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Identity Theft: It's Not Just for Grownups!

Kids have pristine records with no real credit score of their own. Parents generally don't think to monitor the status of their kids' identity. This is the perfect combination for children to be the easy targets of identity theft.
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Identity Theft Concept with shredded paper. Shallow DoF.
Identity Theft Concept with shredded paper. Shallow DoF.

Imagine finding out that your eight-year-old has a house in foreclosure thousands of miles away. How about getting collection calls because your young teen is several payments behind on a car loan? These are not far-fetched scenarios. According to a study conducted by Carnegie Melon's CyLab, over 10 percent of the children studied reported that someone had used their Social Security number fraudulently.

Kids have pristine records with no real credit score of their own. Parents generally don't think to monitor the status of their kids' identity. This is the perfect combination for children to be the easy targets of identity theft.

A child's Social Security number can be used by identity thieves in the same ways as our own numbers can be used -- to apply for government benefits, to open bank accounts, to obtain credit cards, to apply for loans and to secure a rental lease. The main reasons for the use of child identities are to obtain illegal immigration, steal, and clean the credit scores of a loved one. Victimization frequently occurs close to home by family and friends -- data shows that 27 percent of the time, the victim knows the person responsible for the crime and lower income families are disproportionately affected.

When my son was young one of his chores was to bring the mail in from the mailbox. One afternoon, when he was six-years-old, he came running in all excited because he had gotten mail addressed to him. This is always a cause for celebration with youngsters, but this time was different. He was wielding a credit card with his name on it. "Look mom! Now I have a card like you have." I was horrified as I snatched the card from his little hand.

This was back when banks and credit card companies would send out actual, approved credit cards to customers -- all you had to do was call the phone number pasted on the front to activate the account. Even then, six-year-olds were not allowed to have their own cards. This card could have easily fallen into the wrong hands -- many such cards did.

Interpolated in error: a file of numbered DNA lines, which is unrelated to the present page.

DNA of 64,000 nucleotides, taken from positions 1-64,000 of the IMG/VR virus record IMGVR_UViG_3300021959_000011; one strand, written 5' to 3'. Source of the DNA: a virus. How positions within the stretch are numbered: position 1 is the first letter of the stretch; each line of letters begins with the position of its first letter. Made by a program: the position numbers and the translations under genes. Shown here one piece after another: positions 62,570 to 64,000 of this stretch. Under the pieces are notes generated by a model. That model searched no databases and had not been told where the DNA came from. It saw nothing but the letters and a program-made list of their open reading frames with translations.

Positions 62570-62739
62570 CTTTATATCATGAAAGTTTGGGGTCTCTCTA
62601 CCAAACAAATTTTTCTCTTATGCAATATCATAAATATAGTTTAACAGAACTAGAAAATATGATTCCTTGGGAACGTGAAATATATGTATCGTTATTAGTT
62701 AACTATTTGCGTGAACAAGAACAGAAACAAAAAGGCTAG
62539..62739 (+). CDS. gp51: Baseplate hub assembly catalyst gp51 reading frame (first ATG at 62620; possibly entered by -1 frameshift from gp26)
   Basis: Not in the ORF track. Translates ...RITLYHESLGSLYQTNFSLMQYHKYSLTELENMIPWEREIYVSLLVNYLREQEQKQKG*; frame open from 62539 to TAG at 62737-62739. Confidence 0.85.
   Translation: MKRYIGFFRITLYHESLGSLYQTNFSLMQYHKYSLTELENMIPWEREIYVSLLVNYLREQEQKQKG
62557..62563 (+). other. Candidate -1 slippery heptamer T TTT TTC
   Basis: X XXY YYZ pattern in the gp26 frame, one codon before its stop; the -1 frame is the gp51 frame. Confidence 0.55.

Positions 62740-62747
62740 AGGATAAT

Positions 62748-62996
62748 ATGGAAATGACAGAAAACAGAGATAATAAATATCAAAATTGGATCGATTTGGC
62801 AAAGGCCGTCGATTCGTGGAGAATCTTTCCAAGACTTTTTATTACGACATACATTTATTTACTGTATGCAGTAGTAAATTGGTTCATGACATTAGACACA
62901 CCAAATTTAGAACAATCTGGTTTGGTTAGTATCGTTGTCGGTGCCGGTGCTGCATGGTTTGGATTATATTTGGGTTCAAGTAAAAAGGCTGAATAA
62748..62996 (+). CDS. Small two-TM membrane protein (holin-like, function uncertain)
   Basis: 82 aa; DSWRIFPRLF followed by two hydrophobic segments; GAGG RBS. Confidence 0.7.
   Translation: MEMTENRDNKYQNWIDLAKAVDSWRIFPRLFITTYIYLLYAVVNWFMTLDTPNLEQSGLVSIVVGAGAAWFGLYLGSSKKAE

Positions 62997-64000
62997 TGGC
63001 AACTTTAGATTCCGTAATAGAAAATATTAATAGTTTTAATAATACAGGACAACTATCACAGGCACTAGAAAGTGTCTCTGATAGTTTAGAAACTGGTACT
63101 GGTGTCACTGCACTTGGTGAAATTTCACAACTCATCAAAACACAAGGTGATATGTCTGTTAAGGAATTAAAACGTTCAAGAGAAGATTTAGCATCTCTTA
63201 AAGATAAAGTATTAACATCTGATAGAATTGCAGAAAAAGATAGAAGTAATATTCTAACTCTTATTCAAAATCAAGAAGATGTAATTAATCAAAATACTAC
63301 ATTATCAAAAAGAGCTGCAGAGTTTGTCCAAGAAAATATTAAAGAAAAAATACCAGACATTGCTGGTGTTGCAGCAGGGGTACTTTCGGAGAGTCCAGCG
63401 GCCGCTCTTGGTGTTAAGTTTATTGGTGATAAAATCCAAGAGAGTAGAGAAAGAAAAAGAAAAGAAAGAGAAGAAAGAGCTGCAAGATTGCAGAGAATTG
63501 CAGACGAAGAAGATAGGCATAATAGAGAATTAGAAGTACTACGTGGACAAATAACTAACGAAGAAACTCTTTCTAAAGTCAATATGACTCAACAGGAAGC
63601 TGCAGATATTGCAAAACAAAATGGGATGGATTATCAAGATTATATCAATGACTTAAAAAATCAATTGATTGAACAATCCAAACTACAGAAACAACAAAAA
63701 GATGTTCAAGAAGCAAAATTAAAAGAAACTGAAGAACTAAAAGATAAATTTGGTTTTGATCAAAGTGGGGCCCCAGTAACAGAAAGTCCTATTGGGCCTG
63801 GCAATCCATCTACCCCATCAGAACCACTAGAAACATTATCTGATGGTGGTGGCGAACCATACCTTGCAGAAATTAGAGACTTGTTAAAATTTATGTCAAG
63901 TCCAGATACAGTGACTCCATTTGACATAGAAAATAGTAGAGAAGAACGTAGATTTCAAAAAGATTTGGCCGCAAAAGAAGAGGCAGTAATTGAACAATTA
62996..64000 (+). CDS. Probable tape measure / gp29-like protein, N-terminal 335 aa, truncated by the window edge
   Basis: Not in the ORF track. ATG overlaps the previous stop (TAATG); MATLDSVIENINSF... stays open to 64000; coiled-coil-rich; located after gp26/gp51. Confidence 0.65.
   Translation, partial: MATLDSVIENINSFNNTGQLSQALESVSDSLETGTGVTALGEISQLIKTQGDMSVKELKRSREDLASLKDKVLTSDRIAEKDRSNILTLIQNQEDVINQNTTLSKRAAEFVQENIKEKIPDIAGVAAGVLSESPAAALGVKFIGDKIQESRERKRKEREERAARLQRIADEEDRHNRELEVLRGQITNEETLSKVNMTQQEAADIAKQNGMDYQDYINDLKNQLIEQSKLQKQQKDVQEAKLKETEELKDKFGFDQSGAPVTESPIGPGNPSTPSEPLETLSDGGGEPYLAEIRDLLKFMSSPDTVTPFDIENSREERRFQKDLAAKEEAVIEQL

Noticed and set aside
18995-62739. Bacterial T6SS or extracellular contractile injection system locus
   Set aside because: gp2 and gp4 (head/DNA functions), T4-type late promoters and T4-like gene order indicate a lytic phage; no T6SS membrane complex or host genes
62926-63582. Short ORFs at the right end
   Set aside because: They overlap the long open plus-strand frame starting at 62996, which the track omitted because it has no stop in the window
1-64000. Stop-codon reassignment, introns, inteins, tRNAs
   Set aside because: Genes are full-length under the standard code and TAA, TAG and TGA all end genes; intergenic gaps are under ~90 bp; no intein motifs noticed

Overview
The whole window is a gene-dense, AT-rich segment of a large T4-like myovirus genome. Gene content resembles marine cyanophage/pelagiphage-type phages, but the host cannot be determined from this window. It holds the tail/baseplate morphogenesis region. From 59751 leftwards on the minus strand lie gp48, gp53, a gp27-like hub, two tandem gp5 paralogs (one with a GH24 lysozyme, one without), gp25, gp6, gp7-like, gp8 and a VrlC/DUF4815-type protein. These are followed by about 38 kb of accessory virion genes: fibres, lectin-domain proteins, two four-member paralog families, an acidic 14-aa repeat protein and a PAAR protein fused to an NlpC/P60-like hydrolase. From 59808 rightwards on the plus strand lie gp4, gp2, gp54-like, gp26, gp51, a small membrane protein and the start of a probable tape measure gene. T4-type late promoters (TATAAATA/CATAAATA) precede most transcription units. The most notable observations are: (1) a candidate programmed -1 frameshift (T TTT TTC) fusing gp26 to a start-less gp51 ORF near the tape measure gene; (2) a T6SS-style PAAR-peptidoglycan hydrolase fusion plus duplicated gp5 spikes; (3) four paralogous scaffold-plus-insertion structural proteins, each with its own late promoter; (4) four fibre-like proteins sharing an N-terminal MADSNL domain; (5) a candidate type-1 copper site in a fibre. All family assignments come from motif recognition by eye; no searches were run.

First I had to explain to my son why he would not be keeping his new card, and then call the credit card company to point out their error, and request they did not make further efforts to get my son to open an account. Giving my son his credit lesson was far easier than dealing with the issuing company -- after all, I obviously wasn't my son on the phone. "You don't understand," I was scolded. "Only the cardholder can have his name removed from our records." It didn't matter that I explained that my son was only six. Ultimately, my son had to join the phone conversation and authorize me to represent him.

The government eventually stepped in. The Credit Card Accountability Responsibility and Disclosure Act of 2009 set the minimum age for having a credit card at 21. A student can get a card at 18 with the co-signature of a parent and proof of ability to pay for charges. The companies were also forced to stop practices to recruit students on college campuses with temptations such as a free pizza or a subscription to a popular magazine.

Five Ways to Protect Your Child's Identity and Credit Health

  1. School forms often require personal information. Ask how the information is collected, used, stored, and disposed of. This sensitive information is protected by law -- make sure that they have a plan to safeguard the information.

  • Watch for credit offers mailed in your child's name as this can be an early warning to identity theft. If the offer is from a bank where there is an account in your child's name, ask to be removed from marketing. If the offer comes from another source, check with the company to see how they acquired your child's name.
  • If you receive a bill, collection letter or phone call in your child's name -- there's a problem. Don't ignore these red flags, contact the creditor.
  • Check to see if your child has a credit report. The reporting agencies generally don't keep reports on minors -- if there is a report, it is a good indicator that someone has been using your child's identity. Teach your older teens to check their credit report annually. Have them do it on their birthday -- this is an easy reminder, and consider keeping good credit as a birthday present to themselves.
  • Teach your kids about credit cards and using credit wisely -- start when they are very young and see you using your cards to pay for groceries or toys. Explain that credit cards are not magic and that you get a bill at the end of the month which has to be paid. Start your older kids off with a debit or prepaid card -- think of these as credit cards with training wheels.
  • There are nearly nine million identity fraud victims every year in the United States. In 2010 the total financial loss attributed to identity theft was over $13 billion. Be vigilant and protect yourself and your children. Credit problems can have far-reaching effects on your child's future, including employment, college acceptance, tuition loans and even home ownership.

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